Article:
Dancing off time is a common problem. Not just for beginner dancers either. Many experienced dancers still haven't mastered their ability to dance on time consistently. If so many dancers struggle with timing, can you guess how many more dancers struggle with 'feeling' the music?
Dancing on time helps you stay coordinated with your partner and the music. This is an extremely important skill when it comes to partner dancing. But to be a great dancer, you must go one step further and learn how to interpret what you hear in the music through your body and energy. This is what we call 'feeling the music'. Great dancers have mastered both timing and musical interpretation.
How can you learn to 'feel the music' so to speak?
Start by learning how to dance on time consistently. Once you are able to dance on time, you have proven that you are sufficiently in tune with the music. This is absolutely necessary because the music should be your primary dictator when it comes to dancing. The music drives what you do. Not the other way around. Once you can keep tempo with the music easily, comfortably and consistently, then it's time to work on your musical interpretation.
Feeling the music is nothing more than hearing something in the music and expressing what you hear through your body. For example, let's say you hear a strong cowbell accent in the music. What could you do with your body to express the cowbell? You probably wouldn't skitter lightly across the dance floor on that accent. While musical interpretation is subjective, and I won't say what's right and wrong, the idea is to relate to the music. A light skitter on a strong accent may end up feeling like you're not giving proper expression to the accent. A stronger-than-normal step or a heavy drop or a hit may feel more relate-able. You must interpret the music in a way that feels good to you.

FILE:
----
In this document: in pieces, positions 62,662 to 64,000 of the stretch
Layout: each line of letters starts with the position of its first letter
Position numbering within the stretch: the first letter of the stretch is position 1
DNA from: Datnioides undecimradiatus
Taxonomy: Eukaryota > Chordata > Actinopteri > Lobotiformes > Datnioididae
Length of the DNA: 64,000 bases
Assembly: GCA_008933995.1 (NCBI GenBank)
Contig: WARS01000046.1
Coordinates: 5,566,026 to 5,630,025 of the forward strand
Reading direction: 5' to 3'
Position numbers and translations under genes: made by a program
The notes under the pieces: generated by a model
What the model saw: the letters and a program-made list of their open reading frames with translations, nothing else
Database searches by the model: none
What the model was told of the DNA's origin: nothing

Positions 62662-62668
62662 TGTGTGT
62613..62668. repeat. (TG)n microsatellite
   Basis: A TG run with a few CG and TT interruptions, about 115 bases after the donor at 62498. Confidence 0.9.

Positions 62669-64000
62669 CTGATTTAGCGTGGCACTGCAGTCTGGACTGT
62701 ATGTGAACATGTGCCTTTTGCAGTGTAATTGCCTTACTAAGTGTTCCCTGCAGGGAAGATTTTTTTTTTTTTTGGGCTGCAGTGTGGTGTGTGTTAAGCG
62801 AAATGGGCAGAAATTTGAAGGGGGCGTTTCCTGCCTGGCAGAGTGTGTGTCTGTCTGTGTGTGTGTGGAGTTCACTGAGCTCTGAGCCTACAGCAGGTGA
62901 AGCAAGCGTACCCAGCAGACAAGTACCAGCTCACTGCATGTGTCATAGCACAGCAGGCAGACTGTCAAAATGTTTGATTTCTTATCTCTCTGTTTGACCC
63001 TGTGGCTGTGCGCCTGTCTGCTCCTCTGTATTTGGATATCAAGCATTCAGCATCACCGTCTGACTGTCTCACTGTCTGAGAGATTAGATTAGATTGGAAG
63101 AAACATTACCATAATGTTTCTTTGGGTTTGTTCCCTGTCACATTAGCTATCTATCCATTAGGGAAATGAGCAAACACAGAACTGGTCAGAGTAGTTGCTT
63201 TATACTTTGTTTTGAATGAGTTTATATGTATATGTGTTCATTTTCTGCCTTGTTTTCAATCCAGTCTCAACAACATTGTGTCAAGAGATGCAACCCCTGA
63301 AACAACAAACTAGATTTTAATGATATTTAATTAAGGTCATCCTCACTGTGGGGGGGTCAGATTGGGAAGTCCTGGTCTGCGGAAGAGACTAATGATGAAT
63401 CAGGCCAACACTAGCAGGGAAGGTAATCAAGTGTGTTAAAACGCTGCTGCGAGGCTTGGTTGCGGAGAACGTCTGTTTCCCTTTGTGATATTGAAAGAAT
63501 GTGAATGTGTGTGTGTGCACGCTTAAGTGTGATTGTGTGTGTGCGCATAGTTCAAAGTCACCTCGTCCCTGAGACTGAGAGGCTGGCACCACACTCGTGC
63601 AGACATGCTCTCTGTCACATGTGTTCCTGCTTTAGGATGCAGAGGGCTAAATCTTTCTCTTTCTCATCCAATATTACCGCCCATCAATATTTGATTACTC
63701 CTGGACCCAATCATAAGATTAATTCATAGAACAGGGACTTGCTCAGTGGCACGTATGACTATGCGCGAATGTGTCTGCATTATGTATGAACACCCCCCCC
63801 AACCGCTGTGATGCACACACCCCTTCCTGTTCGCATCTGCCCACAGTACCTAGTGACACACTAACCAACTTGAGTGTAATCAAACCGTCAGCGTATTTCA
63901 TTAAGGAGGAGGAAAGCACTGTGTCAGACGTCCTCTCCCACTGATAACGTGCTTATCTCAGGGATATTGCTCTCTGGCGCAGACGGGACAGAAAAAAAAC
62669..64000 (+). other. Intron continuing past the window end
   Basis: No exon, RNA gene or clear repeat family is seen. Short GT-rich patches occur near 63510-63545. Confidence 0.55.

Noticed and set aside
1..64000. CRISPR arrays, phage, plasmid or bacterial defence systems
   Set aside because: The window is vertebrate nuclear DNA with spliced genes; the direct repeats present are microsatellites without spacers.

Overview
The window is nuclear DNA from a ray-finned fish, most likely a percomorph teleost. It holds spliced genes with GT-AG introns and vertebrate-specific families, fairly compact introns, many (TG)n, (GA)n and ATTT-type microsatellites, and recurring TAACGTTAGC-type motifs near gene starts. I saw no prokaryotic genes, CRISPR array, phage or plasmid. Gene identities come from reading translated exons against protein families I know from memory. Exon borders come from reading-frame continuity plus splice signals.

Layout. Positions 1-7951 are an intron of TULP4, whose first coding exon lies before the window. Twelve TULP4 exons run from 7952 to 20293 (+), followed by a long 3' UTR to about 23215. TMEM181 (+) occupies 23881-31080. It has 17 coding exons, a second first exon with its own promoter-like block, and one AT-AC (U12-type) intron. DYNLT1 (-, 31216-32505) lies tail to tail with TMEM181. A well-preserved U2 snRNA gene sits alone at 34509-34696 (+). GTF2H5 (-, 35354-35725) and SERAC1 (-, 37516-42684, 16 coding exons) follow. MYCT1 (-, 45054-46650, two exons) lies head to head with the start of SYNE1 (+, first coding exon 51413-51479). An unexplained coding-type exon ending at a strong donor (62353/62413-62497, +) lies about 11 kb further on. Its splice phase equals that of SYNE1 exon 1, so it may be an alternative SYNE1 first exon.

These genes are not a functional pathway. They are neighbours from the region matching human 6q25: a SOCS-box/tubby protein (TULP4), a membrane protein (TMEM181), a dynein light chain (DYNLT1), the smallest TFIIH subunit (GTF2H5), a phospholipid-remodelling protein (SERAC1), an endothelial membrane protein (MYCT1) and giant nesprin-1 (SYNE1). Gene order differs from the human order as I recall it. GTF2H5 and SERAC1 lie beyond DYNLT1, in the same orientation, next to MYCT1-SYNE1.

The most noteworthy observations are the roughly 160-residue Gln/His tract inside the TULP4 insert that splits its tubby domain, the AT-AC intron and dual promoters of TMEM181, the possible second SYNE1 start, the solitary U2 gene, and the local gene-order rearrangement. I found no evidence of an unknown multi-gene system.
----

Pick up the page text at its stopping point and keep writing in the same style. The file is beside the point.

Learning to feel the music requires you give your attention and awareness to the music. Practice listening to the different sound qualities of the instruments, vocals, accents and pauses. Is the sound long and suspended like a saxophone? Is it sharp and staccato? How can you express these sounds in your body? Get creative. Be fearless.
Most people hear the music, but don't listen to it. Developing your musical interpretation requires active listening. With enough practice, it will soon become second-nature. You will start to hear patterns repeat. You'll be able to predict upcoming accents. And eventually, your body will be able to react so quickly and spontaneously to elements of the music that it will seem as if you've heard the song a thousand times, when really you've never it before.
A dancer with acute musical interpretation is a great dancer. These dancers, through their expression of the music, can make you aware of nuances in the music that you wouldn't have picked up on otherwise.
From years and years of dance experience, I can tell you this...
You haven't experienced the full joy of dance until you've been able to 'feel' the music. In other words, until you've honed your musical interpretation skills, you won't have any idea how fun, satisfying and fulfilling dance can be.
Unfortunately, many dancers don't make it this far. They give up too early. They don't have the knowledge or the desire to practice. Even dancers with years of sound technique can lack keen musical interpretation. It's not easy. Otherwise, everyone would be able to do it.
If you struggle at all with timing or 'feeling' the music, then this course is right up your alley:
Dance With Feeling: Stop Counting And Start Dancing.
To your dancing success!